This post was authored by Ignition Factory, the award-winning innovations & emerging platforms team within OMD. The group focuses on brand innovations via emerging startup partnerships, disruptive media ideas and creative applications of technology.
While SXSW is still a real event and not just a holographic android-run future-rock VR experience that you tune in to from your space ship, the festival’s Interactive Week remains a key draw. This year, instead of app-launch-apalooza, SXSWi delivered a multitude of digital and physical interactions that fused everything from data capturing, to privacy and security, to straight-up neuroscience.
Here’s how all the convergence and multiplicity went down in Austin:
Speaking of Virtual Reality, it set the stage for 2016 by showcasing new possibilities and mind-altering uses of the technology for everything from phobia cures, to physiological motion sensations, to even tricking your taste buds. Samsung, NASA, McDonald’s, and even Gillette explored the power of VR through hardware and creative experiences.
“Data is the new oil,” touted Under Armour’s founder and CEO, Kevin Plank. This may sound melodramatic to some, but it’s coming from the dude who gave Steph Curry his shoe deal, so we’ll take it as fact for now. SXSW was filled with data-rich experiences including Watson’s Cognitive Cocktail Bar, where IBM’s artificial intelligence scanned your brain and made custom cocktails to enhance your emotional state.
With data capture on the rise, the question of security and accountability threaded across SXSW from agriculture to anonymous chat. Even POTUS chimed in during his keynote, posing the question, “What will happen if everybody goes to their respective corners and the tech community says, you know what, either we have strong, perfect encryption, or else it’s Big Brother and an Orwellian world?” Moral of the story? As much as brands can explore the implications of data, security is equally—if not more—important.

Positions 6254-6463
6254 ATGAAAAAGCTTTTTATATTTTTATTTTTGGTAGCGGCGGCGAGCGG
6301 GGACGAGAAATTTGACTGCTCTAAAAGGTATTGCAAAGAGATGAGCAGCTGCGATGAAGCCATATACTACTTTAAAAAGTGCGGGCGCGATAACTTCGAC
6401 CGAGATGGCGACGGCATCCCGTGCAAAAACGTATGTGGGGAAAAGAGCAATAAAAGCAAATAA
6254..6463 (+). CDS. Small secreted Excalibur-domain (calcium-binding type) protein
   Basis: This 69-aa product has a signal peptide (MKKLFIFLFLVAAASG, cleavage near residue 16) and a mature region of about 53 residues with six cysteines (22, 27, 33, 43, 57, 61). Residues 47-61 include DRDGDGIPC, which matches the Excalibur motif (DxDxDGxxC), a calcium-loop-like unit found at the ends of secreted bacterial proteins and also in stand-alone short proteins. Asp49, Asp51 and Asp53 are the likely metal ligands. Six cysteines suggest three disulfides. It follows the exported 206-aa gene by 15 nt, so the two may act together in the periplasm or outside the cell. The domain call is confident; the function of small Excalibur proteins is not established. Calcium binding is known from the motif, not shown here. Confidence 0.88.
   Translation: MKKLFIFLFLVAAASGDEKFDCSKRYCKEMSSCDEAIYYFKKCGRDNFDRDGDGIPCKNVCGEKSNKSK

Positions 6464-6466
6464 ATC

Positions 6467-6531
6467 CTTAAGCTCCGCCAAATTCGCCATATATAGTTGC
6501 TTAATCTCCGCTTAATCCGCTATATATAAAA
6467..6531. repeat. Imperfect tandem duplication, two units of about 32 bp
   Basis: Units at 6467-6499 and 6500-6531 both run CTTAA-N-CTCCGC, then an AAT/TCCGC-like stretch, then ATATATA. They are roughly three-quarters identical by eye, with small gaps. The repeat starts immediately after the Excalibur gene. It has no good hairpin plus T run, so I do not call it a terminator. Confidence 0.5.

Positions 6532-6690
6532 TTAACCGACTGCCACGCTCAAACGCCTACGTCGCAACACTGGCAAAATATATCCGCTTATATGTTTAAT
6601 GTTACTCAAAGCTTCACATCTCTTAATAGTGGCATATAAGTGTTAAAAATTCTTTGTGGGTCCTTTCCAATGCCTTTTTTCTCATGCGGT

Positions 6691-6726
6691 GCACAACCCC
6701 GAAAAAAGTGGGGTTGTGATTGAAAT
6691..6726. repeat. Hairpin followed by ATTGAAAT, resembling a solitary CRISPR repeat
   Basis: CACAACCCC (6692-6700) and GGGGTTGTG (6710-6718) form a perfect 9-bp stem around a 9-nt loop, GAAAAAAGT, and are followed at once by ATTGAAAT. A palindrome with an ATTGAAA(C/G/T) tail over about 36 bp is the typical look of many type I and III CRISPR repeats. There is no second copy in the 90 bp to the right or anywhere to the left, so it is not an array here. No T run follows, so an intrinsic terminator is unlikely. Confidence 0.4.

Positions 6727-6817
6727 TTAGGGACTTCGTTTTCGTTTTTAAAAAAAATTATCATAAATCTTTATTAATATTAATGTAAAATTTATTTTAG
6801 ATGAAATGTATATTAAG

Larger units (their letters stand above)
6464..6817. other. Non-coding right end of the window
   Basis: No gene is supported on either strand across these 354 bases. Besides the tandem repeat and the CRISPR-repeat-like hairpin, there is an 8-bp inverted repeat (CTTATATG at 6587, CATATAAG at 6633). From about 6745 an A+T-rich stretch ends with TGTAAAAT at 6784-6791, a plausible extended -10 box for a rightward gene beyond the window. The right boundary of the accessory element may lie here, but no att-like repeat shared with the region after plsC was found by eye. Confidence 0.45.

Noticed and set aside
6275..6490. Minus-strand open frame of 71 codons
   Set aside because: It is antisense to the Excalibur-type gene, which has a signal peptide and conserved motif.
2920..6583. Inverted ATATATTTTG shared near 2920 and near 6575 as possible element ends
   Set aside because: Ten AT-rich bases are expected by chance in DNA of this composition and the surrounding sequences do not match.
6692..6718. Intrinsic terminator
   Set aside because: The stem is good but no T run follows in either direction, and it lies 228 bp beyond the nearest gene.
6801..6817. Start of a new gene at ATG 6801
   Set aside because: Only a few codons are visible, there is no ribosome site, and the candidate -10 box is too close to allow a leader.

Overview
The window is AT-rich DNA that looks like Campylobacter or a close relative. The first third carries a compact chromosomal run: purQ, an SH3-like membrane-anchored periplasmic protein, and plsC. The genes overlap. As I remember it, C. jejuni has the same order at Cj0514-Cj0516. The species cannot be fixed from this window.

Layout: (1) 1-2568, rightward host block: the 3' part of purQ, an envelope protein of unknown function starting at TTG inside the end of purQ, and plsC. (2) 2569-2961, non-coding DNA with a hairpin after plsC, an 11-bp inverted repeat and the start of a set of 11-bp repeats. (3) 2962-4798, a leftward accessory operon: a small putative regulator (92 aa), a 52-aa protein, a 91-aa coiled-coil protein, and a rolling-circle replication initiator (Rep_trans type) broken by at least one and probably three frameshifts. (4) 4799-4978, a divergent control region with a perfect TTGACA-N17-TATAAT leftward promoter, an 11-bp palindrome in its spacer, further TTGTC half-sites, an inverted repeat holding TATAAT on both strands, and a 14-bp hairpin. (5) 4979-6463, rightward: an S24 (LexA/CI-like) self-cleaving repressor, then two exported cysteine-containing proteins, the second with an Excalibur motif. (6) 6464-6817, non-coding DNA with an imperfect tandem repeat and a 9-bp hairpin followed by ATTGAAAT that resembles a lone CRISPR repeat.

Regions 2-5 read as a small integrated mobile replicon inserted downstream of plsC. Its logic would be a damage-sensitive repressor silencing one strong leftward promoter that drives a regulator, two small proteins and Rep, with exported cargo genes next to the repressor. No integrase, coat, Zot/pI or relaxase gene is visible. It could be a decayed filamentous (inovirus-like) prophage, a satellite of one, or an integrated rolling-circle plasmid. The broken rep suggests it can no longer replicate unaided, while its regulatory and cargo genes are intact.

SXSW hit the 30-year mark in 2016, and the shift from Millennial to Gen Z as the heir-apparent to brand experiences could be felt. This is the generation three times more likely to respond to a push notification than an email (per Jaclyn Ling of Kik). The list of newly discovered behavioral traits goes on. Technology like Samsung Creative Lab’s Hum On!, which allows anyone to become a music creator simply by humming into their phone, or Sony Future Lab’s touch-sensitive tabletop projector reflected the types of technology and design that will be most relevant to this on-the-move audience.